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Bracciodieta v. United States

July 6, 2010

CHARLES BRACCIODIETA, PETITIONER,
v.
UNITED STATES OF AMERICA, RESPONDENT.



The opinion of the court was delivered by: Irenas, Senior District Judge

HONORABLE JOSEPH E. IRENAS

OPINION

Before the Court is Petitioner's two-count Motion to Vacate, Set Aside, or Correct Sentence pursuant to 28 U.S.C. § 2255. For the reasons set forth below, both counts will be denied without an evidentiary hearing.

I.

As the basic facts of this case are recited in the Third Circuit's opinion disposing of Petitioner's direct appeal, see U.S. v. Bracciodieta, 335 F. App'x 231 (3d Cir. 2009), only a brief recitation of the relevant facts is necessary. In September, 2005, Petitioner robbed two banks on two separate occasions.*fn1 He pled guilty to a two-count information charging him with bank robbery in violation of 18 U.S.C. § 2113(a) and 2.

In the instant matter, Petitioner asserts two claims of ineffective assistance of counsel. First, Petitioner asserts that prior to his guilty plea, his counsel's performance was constitutionally deficient because she allegedly failed to object, or intentionally waived any objection, to the Government's alleged Speedy Trial Act violation. Second, Petitioner asserts that at sentencing, his counsel failed to object to allegedly erroneous negative statements the Government made about Petitioner.

In response to the Petition, the Government asserts that Petitioner's application is untimely and that his claims were raised and rejected in his direct appeal. Both arguments are clearly flawed.*fn2 However, on the merits, Petitioner's claims fail.

II.

Section 2255 provides, in pertinent part, that: A prisoner in custody under sentence of a court established by Act of Congress claiming the right to be released upon the ground that the sentence was imposed in violation of the Constitution or laws of the United States, or that the court was without jurisdiction to impose such sentence, or that the sentence was in excess of the maximum authorized by law, or is otherwise subject to collateral attack, may move the court which imposed the sentence to vacate, set aside or correct the sentence.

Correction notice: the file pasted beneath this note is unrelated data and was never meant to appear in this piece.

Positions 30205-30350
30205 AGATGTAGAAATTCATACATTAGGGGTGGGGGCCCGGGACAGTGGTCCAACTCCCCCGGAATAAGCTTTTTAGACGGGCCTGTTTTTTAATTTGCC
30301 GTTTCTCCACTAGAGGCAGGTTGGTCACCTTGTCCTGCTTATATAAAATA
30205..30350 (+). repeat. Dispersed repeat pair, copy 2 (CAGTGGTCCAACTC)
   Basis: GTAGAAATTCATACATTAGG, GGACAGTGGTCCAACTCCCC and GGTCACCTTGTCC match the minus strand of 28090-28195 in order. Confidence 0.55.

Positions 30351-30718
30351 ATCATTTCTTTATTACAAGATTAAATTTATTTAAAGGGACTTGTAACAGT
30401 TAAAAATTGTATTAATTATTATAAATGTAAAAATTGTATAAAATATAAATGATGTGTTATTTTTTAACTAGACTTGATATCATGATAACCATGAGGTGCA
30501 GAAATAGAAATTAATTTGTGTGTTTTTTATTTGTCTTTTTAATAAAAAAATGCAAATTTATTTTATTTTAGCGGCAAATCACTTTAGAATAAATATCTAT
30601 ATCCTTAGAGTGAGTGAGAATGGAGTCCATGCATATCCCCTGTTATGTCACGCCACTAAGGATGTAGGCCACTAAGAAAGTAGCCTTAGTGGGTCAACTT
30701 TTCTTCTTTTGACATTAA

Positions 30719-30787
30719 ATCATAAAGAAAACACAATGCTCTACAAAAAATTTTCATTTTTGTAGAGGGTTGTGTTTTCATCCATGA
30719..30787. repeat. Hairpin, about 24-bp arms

28 U.S.C. § 2255; see also Rules Governing § 2255 Cases, Rule 1(a). Thus, Petitioner is entitled to relief only if he can establish that he is in custody in violation of federal law or the Constitution.

A district court is given discretion in determining whether to hold an evidentiary hearing on a § 2255 application. See Gov't of the V.I. v. Forte, 865 F.2d 59, 62 (3d Cir. 1989). In exercising that discretion, the court must first determine whether the Petitioner's claims, if proven, would entitle him to relief, and then consider whether an evidentiary hearing is needed to determine the truth of the allegations. See Zettlemoyer v. Fulcomer, 923 F.2d 284, 291 (3d Cir. 1991). Accordingly, a district court may summarily dismiss a § 2255 application without a hearing where the "motion, files, and records 'show conclusively that the movant is not entitled to relief.'" U.S. v. Nahodil, 36 F.3d 323, 326 (3d Cir. 1994) (quoting U.S. v. Day, 969 F.2d 39, 41-42 (3d Cir. 1992)); Forte, 865 F.2d at 62.

III.

The Government's procedural objections require only brief discussion before turning to the merits of Petitioner's claims.

First, the Government asserts that Petitioner's claims are time-barred by the Anti-Terrorism and Effective Death Penalty Act of 1996 (AEDPA), which establishes a one-year window for filing a § 2255 petition after the "date on which the conviction becomes final." 28 U.S.C. § 2255. However, according to the Government's own analysis, which is correct, Petitioner filed this § 2255 ...


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